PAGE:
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Remittances as insurance for idiosyncratic and covariate shocks in Malawi: The importance of distance and relationship

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  • Davies, Simon

Abstract

This paper uses Malawian panel data to show the importance of geography and family relationships when studying remittances. We do not test any hypothesis as such, but instead demonstrate the significance of the source of remittances in testing hypotheses. When remittances are viewed from an insurance perspective, geography matters. Covariate (community) shocks tend to be insured further from home than idiosyncratic ones. When viewed from a motivational perspective, family relationship and culture matter. Furthermore, gift exchange amongst unrelated households can be as important as remittance flows amongst members of the same family in insuring shocks. Inter-household remittances are closely linked to social networks, with business and religious groups being particularly important (perhaps due to trust). Remittance flows are often reciprocal – receiving households often being the main senders, emphasizing their insurance nature.

Suggested Citation

  • Davies, Simon, 2007. "Remittances as insurance for idiosyncratic and covariate shocks in Malawi: The importance of distance and relationship," MPRA Paper 4463, University Library of Munich, Germany.
  • Handle: RePEc:pra:mprapa:4463
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    File URL: https://mpra.ub.uni-muenchen.de/4463/1/MPRA_paper_4463.pdf
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    References listed on IDEAS

    as
    1. Sarah Harrower & John Hoddinott, 2005. "Consumption Smoothing in the Zone Lacustre, Mali," Journal of African Economies, Centre for the Study of African Economies (CSAE), vol. 14(4), pages 489-519, December.
    2. Robert E.B. Lucas, 2006. "Migration and Economic Development in Africa: A Review of Evidence," Journal of African Economies, Centre for the Study of African Economies (CSAE), vol. 15(2), pages 337-395, December.
    3. Hendrik P. van Dalen & George Groenewold & Tineke Fokkema, 2005. "Remittances and their Effect on Emigration Intentions in Egypt, Morocco and Turkey," Tinbergen Institute Discussion Papers 05-030/1, Tinbergen Institute.
    4. Jean-Paul Azam & Flore Gubert, 2006. "Migrants' Remittances and the Household in Africa: A Review of Evidence," Journal of African Economies, Centre for the Study of African Economies (CSAE), vol. 15(2), pages 426-462, December.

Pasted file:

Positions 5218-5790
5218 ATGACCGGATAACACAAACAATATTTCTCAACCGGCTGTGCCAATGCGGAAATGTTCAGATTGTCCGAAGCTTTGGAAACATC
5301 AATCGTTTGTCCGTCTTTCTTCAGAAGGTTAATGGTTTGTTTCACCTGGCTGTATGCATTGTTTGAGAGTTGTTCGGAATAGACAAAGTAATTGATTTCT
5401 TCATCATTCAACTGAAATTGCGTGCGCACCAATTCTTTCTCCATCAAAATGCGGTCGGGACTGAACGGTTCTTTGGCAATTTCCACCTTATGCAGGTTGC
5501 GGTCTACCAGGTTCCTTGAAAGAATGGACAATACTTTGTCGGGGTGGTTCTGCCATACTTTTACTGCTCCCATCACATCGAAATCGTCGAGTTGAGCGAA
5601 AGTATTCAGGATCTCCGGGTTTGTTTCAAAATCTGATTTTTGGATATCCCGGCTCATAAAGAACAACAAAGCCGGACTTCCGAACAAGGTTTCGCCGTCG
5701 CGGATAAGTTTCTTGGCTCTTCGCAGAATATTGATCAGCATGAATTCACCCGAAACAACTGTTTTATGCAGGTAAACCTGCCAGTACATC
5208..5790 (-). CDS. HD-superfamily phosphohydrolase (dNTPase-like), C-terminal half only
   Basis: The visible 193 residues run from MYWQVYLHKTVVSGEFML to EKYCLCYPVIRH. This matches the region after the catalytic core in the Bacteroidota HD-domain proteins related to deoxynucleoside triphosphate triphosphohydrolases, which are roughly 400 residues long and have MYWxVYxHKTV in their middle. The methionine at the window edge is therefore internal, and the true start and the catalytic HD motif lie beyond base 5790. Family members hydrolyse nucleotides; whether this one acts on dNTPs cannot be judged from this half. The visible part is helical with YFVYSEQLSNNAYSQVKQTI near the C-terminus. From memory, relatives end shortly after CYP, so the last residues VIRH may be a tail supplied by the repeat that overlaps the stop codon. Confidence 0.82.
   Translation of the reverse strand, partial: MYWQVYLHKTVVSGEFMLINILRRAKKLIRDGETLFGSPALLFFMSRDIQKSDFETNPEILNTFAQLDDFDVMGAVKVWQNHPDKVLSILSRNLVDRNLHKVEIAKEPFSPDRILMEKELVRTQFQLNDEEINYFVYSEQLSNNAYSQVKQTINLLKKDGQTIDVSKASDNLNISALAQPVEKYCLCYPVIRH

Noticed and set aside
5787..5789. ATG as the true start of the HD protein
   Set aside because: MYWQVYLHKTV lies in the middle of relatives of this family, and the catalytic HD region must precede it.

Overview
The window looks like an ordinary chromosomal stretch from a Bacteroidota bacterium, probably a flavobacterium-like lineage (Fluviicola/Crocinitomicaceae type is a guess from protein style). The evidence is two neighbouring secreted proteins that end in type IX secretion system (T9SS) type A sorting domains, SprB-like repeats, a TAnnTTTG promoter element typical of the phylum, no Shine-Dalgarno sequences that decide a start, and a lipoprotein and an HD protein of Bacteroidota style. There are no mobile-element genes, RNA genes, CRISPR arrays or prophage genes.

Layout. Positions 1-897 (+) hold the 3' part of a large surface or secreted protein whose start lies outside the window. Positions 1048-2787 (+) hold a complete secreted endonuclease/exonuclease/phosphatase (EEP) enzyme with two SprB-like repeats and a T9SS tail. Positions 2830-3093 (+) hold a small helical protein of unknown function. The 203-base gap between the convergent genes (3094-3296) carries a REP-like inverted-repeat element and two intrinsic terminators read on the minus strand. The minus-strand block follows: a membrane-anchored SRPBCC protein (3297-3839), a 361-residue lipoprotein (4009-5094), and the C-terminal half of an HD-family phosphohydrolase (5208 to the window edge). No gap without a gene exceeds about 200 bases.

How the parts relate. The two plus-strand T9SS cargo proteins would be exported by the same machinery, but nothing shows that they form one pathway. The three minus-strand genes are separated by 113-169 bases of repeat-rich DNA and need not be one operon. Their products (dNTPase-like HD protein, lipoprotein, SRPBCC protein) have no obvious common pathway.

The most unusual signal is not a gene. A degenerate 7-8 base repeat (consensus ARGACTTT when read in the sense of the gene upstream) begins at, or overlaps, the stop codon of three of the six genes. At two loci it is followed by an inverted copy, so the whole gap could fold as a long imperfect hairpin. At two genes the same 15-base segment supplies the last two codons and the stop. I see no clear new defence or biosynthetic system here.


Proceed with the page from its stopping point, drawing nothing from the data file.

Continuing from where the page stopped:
5. Dilip Ratha, 2006. "Leveraging remittances for development," Proceedings, Federal Reserve Bank of Dallas, pages 173-185.
    6. Udry, Christopher, 1990. "Credit Markets in Northern Nigeria: Credit as Insurance in a Rural Economy," World Bank Economic Review, World Bank Group, vol. 4(3), pages 251-269, September.
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    Cited by:

    1. Richter, Susan M., 2008. "The Insurance Role of Remittances on Household Credit Demand," 2008 Annual Meeting, July 27-29, 2008, Orlando, Florida 6261, American Agricultural Economics Association (New Name 2008: Agricultural and Applied Economics Association).
    2. Ibrahim Sirkeci & Jeffrey H. Cohen & Dilip Ratha, 2012. "Migration and Remittances during the Global Financial Crisis and Beyond," World Bank Publications, The World Bank, number 13092, April.
    3. Iliana V. Kohler & Hans-Peter Kohler & Philip Anglewicz & Jere Behrman, 2012. "Intergenerational Transfers in the Era of HIV/AIDS: Evidence from Rural Malawi," Demographic Research, Max Planck Institute for Demographic Research, Rostock, Germany, vol. 27(27), pages 775-834, December.
    4. Joanne Linnerooth-Bayer & Stefan Hochrainer-Stigler, 2015. "Financial instruments for disaster risk management and climate change adaptation," Climatic Change, Springer, vol. 133(1), pages 85-100, November.

    More about this item

    Keywords

    Remittances; Insurance; Household Economics; Malawi; Africa;

    JEL classification:

    • O18 - Economic Development, Innovation, Technological Change, and Growth - - Economic Development - - - Urban, Rural, Regional, and Transportation Analysis; Housing; Infrastructure
    • D19 - Microeconomics - - Household Behavior - - - Other
    • D31 - Microeconomics - - Distribution - - - Personal Income and Wealth Distribution

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